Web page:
The figure below compares CO2 emissions, projected annual temperature change and projected change in hot days/warm nights (2045-2065).
As expected, emission levels are very low in Nepal. But, annual temperature change between 2045-2065 (relative to the control period 1961-2000) is projected to be higher than in even Bangladesh, China, India and the USA. Hot days and warm nights are expected to increase by 2.5 days and 8 days respectively between 2045-2065 (relative to the control period 1961-2000).
Data source is here. The definition of CO2 emissions per unit of GDP, CO2 emissions per capita, and the projected temperature and annual hot days/warm nights is as follows:
- Carbon dioxide (CO2) emissions per units of GDP are carbon dioxide emissions in kilograms per $1,000 of GDP in 2005 purchasing power parity (PPP) terms. PPP GDP is gross domestic product converted to international dollars using PPP rates. An international dollar has the same purchasing power over GDP that a U.S. dollar has in the United States.
- Carbon dioxide (CO2) emissions per capita are carbon dioxide emissions divided by midyear population.
- Projected annual temperature change is the projected change in annual temperature in the years 2045-2065, relative to the control period 1961-2000. The range reflects the 10th and 90th percentiles of results from nine general circulation models (GCMs) at a standardized 2-degree grid, employing the A2 storyline and scenario family. Values are aggregated at the country level.
- Projected change in annual hot days/warm nights are the projected changes in the annual incidence of "hot days" and "warm nights" in the years 2045-2065, relative to the control period 1961-2000. Hot days and warm nights are those that exceed the 90th percentile of maximum temperatures and those that exceeded the 90th percentile in minimum temperatures, respectively, in the control period. These indicators are useful to understand potentially critical thresholds related to heat stress in different sectors such as agriculture and energy. The range reflects the 10th and 90th percentiles of results from nine general circulation models (GCMs), employing the A2 storyline and scenario family. Values are then calculated at the country level from 2-degree gridded data.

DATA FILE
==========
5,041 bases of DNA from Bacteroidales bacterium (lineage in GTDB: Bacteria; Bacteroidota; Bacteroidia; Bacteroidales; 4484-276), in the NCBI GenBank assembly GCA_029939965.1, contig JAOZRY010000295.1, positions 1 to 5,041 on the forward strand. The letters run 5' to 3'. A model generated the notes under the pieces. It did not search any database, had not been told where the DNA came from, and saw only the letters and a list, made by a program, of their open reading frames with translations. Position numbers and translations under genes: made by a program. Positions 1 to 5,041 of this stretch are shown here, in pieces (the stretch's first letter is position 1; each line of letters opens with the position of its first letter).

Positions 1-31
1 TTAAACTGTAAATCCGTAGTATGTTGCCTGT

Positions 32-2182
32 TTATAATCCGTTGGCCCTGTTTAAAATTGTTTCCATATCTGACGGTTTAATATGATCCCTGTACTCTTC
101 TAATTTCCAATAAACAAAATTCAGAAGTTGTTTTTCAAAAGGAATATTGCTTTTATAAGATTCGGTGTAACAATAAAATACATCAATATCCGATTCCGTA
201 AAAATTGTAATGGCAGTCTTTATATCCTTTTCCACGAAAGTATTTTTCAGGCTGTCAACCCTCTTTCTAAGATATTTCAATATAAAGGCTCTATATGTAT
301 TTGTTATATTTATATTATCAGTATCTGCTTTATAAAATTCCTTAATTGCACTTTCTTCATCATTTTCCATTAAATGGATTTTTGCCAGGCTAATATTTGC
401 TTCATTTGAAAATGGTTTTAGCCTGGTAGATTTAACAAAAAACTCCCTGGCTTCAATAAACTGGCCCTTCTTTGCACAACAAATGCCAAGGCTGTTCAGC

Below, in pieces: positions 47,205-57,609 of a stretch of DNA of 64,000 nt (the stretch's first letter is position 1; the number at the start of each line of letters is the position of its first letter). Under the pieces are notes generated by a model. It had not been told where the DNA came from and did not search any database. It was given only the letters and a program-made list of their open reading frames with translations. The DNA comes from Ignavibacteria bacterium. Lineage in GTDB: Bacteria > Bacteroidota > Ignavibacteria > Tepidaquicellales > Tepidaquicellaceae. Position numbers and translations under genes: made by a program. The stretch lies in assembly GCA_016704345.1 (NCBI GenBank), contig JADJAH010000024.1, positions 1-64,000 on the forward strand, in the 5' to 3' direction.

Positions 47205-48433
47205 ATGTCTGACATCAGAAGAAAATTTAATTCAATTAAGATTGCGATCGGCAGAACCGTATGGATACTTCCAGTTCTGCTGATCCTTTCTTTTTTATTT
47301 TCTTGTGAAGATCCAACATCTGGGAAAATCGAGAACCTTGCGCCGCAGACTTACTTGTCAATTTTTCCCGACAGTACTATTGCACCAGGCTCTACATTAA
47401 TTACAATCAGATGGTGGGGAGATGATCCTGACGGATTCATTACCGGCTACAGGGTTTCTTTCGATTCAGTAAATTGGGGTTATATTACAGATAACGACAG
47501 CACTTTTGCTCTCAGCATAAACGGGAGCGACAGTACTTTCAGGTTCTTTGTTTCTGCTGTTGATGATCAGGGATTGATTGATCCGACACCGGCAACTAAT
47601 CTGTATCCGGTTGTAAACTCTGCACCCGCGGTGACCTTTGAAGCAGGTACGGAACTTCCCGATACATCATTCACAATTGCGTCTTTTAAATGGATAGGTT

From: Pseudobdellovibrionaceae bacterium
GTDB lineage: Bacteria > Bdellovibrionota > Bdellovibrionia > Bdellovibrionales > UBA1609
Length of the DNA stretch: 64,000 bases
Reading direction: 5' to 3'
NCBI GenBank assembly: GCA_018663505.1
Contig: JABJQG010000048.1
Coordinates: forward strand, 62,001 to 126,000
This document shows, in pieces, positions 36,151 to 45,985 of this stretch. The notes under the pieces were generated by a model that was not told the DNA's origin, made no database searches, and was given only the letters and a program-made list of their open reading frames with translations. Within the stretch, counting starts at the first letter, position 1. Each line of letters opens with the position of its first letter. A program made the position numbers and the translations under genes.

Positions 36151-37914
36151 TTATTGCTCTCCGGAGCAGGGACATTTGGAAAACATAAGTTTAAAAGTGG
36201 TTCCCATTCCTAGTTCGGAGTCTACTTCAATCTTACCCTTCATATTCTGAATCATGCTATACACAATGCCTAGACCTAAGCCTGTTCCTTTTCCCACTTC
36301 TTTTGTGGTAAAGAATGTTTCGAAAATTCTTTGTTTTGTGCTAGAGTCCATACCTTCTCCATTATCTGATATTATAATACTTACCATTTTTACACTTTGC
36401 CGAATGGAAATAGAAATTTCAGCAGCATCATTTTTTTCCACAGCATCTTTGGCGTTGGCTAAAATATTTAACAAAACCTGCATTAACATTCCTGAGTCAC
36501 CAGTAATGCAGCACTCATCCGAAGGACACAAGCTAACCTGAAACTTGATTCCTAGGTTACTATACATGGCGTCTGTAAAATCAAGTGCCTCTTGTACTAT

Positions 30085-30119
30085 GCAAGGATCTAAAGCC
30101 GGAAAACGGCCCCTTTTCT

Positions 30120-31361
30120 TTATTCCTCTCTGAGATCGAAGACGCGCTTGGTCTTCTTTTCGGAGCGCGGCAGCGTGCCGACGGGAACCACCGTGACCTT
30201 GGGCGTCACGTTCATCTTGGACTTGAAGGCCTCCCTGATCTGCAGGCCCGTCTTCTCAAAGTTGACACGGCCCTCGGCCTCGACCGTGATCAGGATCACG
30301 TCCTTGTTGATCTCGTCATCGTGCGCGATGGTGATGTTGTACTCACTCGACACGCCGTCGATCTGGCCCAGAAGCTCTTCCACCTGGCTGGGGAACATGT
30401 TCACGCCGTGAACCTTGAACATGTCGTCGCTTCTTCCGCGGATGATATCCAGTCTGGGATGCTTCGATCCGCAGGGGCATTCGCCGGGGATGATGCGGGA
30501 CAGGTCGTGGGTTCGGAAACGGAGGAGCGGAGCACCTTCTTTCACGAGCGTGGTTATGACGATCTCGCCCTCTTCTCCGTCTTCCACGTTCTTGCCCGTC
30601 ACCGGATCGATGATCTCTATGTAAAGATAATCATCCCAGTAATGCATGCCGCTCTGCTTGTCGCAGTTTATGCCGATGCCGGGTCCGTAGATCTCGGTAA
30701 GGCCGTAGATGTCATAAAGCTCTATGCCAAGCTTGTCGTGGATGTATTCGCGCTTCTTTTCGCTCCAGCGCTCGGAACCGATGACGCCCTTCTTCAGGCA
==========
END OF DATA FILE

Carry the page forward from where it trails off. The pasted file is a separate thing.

High-in come countries, with one sixth of the world’s population, are responsible for nearly two thirds of the greenhouse gases in the atmosphere. Methane and nitrous oxide produced by the agricultural sector account for about 10 percent of anthropogenic warming. Most of it comes from the guts of cattle and sheep. Globally, agriculture and land-use change and forestry contribute 14 percent and 17 percent of CO2 emissions, respectively. Read more here.
Though Nepal’s emission levels are very low, irrespective of the unit of measurement, it is disproportionately affected by the vagaries of climate change/weather. The low contribution of enablers of climate change and its high impact on economy and livelihoods call for a balanced approach to meet growth and development needs while keeping low its impact on environment. As of now, there is a tradeoff between these two and the challenge for policy makers is to find a suitable point (say country-specific Pareto optimal point for sustainable development) based on a slew of factors such as endowment, institutional capabilities, livelihood options, infrastructure necessities (including roads, ICT, irrigation, energy) and others. The impact of climate change will alter comparative advantage on agriculture trade (and also of the industrial sector that depends on agriculture sector for raw materials), reduce livelihood options, increase or decrease the average number of warm or cold days and nights, endanger communities living in mountain and low-lying areas and impact their livelihood options, engender distress migration and may induce conflict, among others. Against this backdrop, the Rio+20 (United Nations Conference on Sustainable Development) is a crucial platform for countries like Nepal to voice their concern and seek options to balance growth (jobs enriching) and environment necessities.
Nepal will propose focusing on the following key areas of sustainable development:
- Food security and sustainable agriculture
- Water and sanitation
- Sustainable cities
- Natural disaster
- Green job and social inclusion
- Mountain ecosystem
Nepal expects Rio+20 to:
- Renew commitment of Member States for preserving the Rio principles
- Foster implementable consensus for fulfilling the implementation gaps in the Rio declaration and other associated commitments
- Address new and emerging challenges in a fair and equitable manner based on the principle of common but differentiated responsibilities (CBDR)
Specifically, it wants developed countries to fulfill ODA commitment, ease transfer of technology, waive debt, ease trade barriers, and enhance capacity of LDCs. It expects an agreement on the Mountain Agenda adopted in 1992. It expects focus on green economy, especially support for harnessing its hydro-generation potential. It expects the Rio+20 Conference to “fully integrate the IPoA into its outcome document and underline renewed and scaled-up global commitment to achieve sustainable development in the LDCs.”
Read an earlier piece on Rio+20 Summit here.